Photos show the gibbon family preparing for release and members of the Gibbon Patrol Unit, placing monitoring devices in the forest, and establishing a forest base-camp.


Gibbon Reintroduction Workshop

In January this year, Clare Campbell and Holly Thompson attended a workshop convened by the IUCN Primate Specialist Group, Section on Small Apes, to develop Guidelines for Gibbon Rehabilitation, Reintroduction and Translocation. The workshop was attended by gibbon experts from Thailand, Cambodia, Vietnam, India, Bangladesh, Indonesia, USA, UK and Australia. This was an important opportunity for those working in gibbon conservation to share information on success and failures of reintroduction projects.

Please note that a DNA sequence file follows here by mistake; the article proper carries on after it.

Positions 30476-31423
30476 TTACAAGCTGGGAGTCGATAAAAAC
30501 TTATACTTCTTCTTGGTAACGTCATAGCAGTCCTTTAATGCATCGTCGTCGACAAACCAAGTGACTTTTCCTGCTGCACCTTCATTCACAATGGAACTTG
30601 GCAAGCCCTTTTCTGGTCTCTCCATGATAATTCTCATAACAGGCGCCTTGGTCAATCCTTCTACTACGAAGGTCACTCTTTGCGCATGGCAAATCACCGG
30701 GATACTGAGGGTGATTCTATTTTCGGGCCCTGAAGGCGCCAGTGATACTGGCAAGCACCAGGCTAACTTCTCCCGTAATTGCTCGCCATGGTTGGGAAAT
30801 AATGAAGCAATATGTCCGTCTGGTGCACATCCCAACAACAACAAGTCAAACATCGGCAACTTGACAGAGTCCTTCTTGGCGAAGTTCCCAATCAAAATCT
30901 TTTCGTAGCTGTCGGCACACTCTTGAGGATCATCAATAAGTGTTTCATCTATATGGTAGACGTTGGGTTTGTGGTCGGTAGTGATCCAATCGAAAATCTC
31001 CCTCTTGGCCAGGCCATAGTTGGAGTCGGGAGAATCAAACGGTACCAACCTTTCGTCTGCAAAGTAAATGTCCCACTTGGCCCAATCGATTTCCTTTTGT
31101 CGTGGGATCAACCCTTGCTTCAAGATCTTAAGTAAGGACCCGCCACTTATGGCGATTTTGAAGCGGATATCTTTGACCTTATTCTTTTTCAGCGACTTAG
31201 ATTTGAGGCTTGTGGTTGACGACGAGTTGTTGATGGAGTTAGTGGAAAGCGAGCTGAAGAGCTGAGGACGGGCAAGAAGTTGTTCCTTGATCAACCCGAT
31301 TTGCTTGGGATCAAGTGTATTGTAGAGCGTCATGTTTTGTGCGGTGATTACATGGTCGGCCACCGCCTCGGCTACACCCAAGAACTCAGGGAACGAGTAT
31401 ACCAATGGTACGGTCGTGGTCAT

The resulting guidelines will help to standardise strategies, monitoring and evaluation techniques, ensuring that reintroduction efforts have maximum conservation value. Clare is leading the authoring process and the guidelines will be launched at the International Primatological Society conference in Hanoi in August. Thanks to ARCUS Foundation, Gibbon Conservation Centre and Margot Marsh Biodiversity Fund for their support of this important meeting.

Photos, top left: The delegation at the workshop in Phnom Penh. Middle left, Clare and Holly with world renowned gibbon expert, Dr David Chivers. Bottom left, Representatives from Indonesian projects.


Supayang Reserve Expansion